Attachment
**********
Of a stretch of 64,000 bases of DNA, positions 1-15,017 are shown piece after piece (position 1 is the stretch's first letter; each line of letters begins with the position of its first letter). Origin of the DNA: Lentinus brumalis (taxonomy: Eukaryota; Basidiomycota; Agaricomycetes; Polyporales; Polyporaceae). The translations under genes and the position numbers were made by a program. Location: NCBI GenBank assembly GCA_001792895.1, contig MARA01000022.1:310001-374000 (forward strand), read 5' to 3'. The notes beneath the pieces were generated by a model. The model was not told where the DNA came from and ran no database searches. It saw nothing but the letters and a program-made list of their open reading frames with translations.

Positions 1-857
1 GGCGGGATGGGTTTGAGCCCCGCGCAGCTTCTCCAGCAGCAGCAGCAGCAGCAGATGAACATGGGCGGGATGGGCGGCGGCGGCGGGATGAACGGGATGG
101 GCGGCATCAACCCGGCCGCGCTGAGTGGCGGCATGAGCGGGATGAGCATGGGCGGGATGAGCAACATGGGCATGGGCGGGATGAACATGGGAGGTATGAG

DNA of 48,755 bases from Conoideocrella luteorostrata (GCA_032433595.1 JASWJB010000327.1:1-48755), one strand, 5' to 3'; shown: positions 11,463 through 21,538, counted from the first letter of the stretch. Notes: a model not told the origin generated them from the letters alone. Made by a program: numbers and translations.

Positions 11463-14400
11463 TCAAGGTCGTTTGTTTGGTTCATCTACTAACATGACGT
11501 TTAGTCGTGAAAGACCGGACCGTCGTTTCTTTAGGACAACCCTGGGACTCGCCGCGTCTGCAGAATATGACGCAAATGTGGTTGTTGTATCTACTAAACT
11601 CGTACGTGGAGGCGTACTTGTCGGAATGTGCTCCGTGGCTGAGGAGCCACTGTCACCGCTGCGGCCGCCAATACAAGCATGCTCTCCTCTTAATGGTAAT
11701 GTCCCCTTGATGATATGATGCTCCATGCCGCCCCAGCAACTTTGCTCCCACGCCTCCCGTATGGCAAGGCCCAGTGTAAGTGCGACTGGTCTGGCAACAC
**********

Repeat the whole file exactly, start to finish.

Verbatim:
Of a stretch of 64,000 bases of DNA, positions 1-15,017 are shown piece after piece (position 1 is the stretch's first letter; each line of letters begins with the position of its first letter). Origin of the DNA: Lentinus brumalis (taxonomy: Eukaryota; Basidiomycota; Agaricomycetes; Polyporales; Polyporaceae). The translations under genes and the position numbers were made by a program. Location: NCBI GenBank assembly GCA_001792895.1, contig MARA01000022.1:310001-374000 (forward strand), read 5' to 3'. The notes beneath the pieces were generated by a model. The model was not told where the DNA came from and ran no database searches. It saw nothing but the letters and a program-made list of their open reading frames with translations.

Positions 1-857
1 GGCGGGATGGGTTTGAGCCCCGCGCAGCTTCTCCAGCAGCAGCAGCAGCAGCAGATGAACATGGGCGGGATGGGCGGCGGCGGCGGGATGAACGGGATGG
101 GCGGCATCAACCCGGCCGCGCTGAGTGGCGGCATGAGCGGGATGAGCATGGGCGGGATGAGCAACATGGGCATGGGCGGGATGAACATGGGAGGTATGAG

DNA of 48,755 bases from Conoideocrella luteorostrata (GCA_032433595.1 JASWJB010000327.1:1-48755), one strand, 5' to 3'; shown: positions 11,463 through 21,538, counted from the first letter of the stretch. Notes: a model not told the origin generated them from the letters alone. Made by a program: numbers and translations.

Positions 11463-14400
11463 TCAAGGTCGTTTGTTTGGTTCATCTACTAACATGACGT
11501 TTAGTCGTGAAAGACCGGACCGTCGTTTCTTTAGGACAACCCTGGGACTCGCCGCGTCTGCAGAATATGACGCAAATGTGGTTGTTGTATCTACTAAACT
11601 CGTACGTGGAGGCGTACTTGTCGGAATGTGCTCCGTGGCTGAGGAGCCACTGTCACCGCTGCGGCCGCCAATACAAGCATGCTCTCCTCTTAATGGTAAT
11701 GTCCCCTTGATGATATGATGCTCCATGCCGCCCCAGCAACTTTGCTCCCACGCCTCCCGTATGGCAAGGCCCAGTGTAAGTGCGACTGGTCTGGCAACAC